If there is one thing that is emerging in modern-day understanding of psychological health it is the link between our thoughts, feelings and physical sensations and our body’s biochemistry. What we think changes how we feel, and vice versa. Feelings are accompanied by physical sensations. But all of these are associated with corresponding changes in our internal biochemistry. Biochemical changes affect how we feel and think. Knowing this, the obvious deficits of conventional psychiatry are that a) most diagnoses are only based on the results of questionnaires about psychological symptoms, and b) most treatments are based on giving chemical drugs (hopefully alongside some psychotherapy). This approach doesn’t take into account the biochemical side of the equation where making dietary changes, a more effective, less expensive and less invasive approach, can pave the way to feeling good while avoiding the use of man-made drugs with their often worrying side effects. Sounds good doesn’t it?
When you feel exhausted, depressed, stressed or anxious, the chances are you wouldn’t consider that your digestive system, or a food you’ve eaten, could have anything to do with it. But the gut and our emotions are linked. In the same way that nervousness can upset the tummy, so foods that don’t “agree with us” can upset our mind. Most strong emotional feelings are felt physically somewhere along the digestive tract. We feel them in our gut and often experience them affecting our appetite and our ability to digest properly. The digestive system acts like a second “brain” producing factors that literally “cross-talk” with the brain. Your second “brain” reacts every time you eat a piece of food. The gut lining, which makes up a surface area about the size of a tennis court and the thickness of half of a sheet of paper, is the interface between you and your food, and is programmed to react against anything eaten just in case it is foe.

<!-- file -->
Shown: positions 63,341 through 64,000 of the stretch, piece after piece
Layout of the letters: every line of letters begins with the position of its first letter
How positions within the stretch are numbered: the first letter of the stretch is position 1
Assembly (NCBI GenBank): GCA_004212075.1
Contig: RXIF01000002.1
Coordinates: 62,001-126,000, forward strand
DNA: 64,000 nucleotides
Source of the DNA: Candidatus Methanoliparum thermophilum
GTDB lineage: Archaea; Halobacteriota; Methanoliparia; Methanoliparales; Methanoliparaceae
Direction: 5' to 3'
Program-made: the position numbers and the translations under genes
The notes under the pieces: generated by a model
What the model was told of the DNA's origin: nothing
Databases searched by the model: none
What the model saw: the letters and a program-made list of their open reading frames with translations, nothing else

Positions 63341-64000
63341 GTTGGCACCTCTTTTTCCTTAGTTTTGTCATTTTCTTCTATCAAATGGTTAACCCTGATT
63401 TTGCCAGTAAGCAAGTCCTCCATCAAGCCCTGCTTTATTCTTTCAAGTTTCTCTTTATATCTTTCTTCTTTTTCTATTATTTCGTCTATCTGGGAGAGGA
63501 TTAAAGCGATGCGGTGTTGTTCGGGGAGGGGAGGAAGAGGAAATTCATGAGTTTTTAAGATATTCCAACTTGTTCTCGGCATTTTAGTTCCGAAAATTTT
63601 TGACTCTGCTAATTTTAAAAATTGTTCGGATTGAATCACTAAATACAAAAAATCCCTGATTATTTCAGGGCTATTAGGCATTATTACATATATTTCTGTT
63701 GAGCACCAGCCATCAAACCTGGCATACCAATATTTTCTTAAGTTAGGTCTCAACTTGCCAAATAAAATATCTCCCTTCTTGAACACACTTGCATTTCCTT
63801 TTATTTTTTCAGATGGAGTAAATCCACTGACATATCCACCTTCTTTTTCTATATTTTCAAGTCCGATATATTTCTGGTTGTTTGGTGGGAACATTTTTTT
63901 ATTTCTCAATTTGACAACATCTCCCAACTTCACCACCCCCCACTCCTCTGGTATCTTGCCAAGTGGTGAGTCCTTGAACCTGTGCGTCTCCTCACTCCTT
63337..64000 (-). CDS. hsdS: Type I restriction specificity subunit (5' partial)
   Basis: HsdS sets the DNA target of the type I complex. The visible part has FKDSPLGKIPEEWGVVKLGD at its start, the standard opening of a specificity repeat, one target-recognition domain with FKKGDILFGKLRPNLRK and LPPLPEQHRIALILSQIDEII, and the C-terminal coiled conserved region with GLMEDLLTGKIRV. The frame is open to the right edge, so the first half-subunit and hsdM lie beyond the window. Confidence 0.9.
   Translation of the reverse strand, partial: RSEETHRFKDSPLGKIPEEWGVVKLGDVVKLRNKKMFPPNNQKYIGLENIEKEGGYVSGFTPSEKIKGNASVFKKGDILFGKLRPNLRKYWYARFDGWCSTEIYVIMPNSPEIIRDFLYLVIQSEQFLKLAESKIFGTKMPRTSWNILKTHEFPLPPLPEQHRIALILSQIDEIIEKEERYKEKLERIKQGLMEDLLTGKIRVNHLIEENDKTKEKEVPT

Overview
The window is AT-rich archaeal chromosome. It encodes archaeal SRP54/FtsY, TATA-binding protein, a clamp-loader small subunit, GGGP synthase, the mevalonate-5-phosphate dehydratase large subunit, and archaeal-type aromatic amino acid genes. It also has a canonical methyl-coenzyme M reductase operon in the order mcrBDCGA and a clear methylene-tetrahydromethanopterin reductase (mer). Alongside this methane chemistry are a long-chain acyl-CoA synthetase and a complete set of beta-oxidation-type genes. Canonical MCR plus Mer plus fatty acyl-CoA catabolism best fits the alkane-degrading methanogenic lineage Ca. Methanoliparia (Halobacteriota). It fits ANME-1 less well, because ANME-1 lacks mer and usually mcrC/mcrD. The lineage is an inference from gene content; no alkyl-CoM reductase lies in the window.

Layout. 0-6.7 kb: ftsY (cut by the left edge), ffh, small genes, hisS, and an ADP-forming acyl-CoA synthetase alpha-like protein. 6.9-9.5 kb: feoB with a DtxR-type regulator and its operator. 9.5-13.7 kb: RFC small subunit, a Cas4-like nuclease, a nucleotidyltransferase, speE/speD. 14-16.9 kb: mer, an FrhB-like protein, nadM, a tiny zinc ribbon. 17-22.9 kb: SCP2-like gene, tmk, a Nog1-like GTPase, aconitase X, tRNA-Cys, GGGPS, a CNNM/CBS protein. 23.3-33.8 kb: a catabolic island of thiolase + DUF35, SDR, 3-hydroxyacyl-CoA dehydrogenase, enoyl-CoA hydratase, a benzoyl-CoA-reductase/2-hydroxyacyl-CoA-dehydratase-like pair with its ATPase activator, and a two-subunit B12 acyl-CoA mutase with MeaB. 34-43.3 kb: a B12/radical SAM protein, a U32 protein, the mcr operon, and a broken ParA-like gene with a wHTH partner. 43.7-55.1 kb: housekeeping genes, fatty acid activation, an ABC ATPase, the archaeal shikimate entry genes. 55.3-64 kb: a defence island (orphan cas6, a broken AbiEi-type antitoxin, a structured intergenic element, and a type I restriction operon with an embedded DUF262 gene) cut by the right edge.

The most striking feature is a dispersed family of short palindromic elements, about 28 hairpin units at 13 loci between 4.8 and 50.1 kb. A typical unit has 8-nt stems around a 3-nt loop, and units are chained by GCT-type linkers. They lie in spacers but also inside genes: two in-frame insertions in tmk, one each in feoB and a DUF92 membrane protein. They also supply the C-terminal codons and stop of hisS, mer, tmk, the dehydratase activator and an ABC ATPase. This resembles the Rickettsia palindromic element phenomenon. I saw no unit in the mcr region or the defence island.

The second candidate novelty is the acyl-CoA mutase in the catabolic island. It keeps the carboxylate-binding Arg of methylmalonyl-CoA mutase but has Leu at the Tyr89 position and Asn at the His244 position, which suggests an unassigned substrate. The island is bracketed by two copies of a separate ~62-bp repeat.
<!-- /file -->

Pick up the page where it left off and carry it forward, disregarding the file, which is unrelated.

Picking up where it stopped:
Most people don’t think of food allergies and food intolerance as having the potential to affect mood and behaviour. Yet it has been known for a very long time that reactions to foods can cause chronic fatigue, tiredness, low mood, poor concentration, anxiety, hyperactivity, panic attacks and lack of motivation in susceptible individuals. 99% of the time, the job of a healthy immune system “which is more active in the gut than anywhere else” is to switch off that reaction so you can enjoy the food you’re eating without your body fighting it.
There are many factors that can contribute to our feelings of wellbeing, but we shouldn’t underestimate the value of healthy eating. Deficiencies in essential fatty acids, vitamins, minerals and amino acids have all been implicated in depression. With nutritional support to optimise your diet and manage any food reactions, you too can pave the way to better health.